The Coalition on the Right to Information (RTI) Ghana, the Media Coalition on RTI and OccupyGhana (collectively known as the “Coalition”) released a press statement Sunday urging Parliament to pass the Right to Information Act, a monumental bill that would reflect the country’s 1992 Constitution stating “All persons shall have the right to information subject to such qualifications and laws as are necessary in a democratic society.”
While the Coalition applauded Parliament for taking steps towards passing the bill, more needs to be done, they say.
“The Coalition commends the effort by this Parliament to act with urgency in ensuring the speedy passage of the RTI Bill following the re-opening of Parliament just four days ago,” the statement reads.
But growth does not come without growing pains. The Coalition is calling on members of Parliament to address two main issues.
First, the Coalition requests that amendments be made to Clause 13 of the Act, which exempts any information that reveals opinions that would intentionally undermine public institutions.
According to the statement, “the current draft of Clause 13 could be easily misconstrued to severely, if not completely, dilute the right to information.”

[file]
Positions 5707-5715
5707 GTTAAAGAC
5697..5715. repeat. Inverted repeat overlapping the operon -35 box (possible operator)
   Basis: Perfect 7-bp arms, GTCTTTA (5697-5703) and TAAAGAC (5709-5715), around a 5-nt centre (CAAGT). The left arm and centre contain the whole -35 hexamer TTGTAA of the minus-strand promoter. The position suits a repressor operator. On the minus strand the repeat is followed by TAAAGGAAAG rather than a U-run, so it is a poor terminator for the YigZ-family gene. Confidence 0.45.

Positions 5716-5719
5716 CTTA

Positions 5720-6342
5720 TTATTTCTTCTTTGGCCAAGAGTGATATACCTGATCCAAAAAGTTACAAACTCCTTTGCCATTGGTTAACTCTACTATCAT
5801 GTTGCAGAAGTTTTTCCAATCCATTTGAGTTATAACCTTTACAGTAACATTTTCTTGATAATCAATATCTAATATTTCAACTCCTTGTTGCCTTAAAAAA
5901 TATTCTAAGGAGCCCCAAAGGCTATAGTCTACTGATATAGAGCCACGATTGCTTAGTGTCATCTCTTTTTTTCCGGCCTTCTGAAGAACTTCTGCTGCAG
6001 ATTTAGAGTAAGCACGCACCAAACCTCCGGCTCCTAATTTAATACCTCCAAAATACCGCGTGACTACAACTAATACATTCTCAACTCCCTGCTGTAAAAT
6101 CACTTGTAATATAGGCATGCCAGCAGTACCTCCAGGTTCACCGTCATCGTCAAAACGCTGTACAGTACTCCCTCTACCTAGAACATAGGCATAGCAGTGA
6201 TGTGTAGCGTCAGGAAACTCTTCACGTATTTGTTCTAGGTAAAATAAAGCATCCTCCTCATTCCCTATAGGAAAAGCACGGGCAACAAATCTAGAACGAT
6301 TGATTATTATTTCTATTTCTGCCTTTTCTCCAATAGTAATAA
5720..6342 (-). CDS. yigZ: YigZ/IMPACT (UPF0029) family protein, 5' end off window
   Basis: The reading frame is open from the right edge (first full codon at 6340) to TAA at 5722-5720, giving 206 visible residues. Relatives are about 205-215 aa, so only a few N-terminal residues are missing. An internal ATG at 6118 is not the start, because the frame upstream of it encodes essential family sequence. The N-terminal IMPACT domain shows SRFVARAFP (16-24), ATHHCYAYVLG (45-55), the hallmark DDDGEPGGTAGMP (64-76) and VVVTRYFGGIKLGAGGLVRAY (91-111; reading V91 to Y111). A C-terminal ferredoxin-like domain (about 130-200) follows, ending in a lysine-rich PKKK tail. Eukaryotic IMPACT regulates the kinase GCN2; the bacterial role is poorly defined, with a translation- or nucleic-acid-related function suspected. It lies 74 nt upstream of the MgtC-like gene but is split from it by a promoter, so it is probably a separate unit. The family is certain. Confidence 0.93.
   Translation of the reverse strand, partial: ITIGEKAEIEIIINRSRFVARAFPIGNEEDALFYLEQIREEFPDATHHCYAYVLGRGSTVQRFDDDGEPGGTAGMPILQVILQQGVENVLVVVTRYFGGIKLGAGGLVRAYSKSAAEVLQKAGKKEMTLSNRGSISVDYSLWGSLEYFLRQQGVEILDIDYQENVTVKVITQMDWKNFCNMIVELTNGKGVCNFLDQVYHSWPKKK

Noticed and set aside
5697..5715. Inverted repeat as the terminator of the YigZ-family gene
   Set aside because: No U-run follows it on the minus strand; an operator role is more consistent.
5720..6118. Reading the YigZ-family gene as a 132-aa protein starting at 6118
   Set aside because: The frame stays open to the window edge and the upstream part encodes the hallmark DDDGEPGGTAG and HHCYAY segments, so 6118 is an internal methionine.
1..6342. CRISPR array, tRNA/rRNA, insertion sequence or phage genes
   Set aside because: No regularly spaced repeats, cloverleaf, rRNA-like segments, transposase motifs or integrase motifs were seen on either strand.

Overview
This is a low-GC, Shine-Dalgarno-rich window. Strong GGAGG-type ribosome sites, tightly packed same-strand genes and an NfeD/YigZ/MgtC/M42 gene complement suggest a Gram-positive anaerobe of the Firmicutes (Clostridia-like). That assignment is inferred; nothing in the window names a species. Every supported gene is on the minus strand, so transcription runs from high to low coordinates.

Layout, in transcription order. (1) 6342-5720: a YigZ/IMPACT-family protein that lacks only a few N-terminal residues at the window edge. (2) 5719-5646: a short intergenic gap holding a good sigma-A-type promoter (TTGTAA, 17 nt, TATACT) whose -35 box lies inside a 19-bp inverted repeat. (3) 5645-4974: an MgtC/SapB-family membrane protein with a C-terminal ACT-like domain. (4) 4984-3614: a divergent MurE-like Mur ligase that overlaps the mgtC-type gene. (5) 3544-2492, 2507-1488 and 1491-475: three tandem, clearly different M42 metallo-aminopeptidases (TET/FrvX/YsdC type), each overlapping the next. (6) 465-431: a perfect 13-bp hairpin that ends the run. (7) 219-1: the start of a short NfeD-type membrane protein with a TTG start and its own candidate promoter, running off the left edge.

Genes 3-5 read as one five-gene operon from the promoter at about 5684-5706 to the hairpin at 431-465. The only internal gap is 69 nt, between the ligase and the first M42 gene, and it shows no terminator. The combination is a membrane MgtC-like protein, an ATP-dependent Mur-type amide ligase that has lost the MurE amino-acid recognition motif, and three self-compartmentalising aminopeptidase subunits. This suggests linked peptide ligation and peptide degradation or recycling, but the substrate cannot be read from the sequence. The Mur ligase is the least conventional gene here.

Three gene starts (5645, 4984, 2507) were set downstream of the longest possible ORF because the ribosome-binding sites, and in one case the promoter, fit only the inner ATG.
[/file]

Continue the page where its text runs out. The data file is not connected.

Secondly, the Coalition cautions against a 12-month transition and implementation period for the clause as suggested by Parliament. This is to eliminate any destructive consequences that could result, as seen in other African countries when transition clauses have led to non-implementation of the law.
“That is why it is important that if it is necessary to include a transitional provision, then it should be a reasonable transition period that clearly spells out what should be done and the timeframe for putting in place the necessary structures for the full and effective implementation of the law,” the statement reads.
The coalition said that in the coming days, they will request to meet with all Majority and Minority leaders, including the Leadership of the Joint Committee to provide more details.
“We wish to assure Ghanaians of our full commitment to the passage of a credible law.”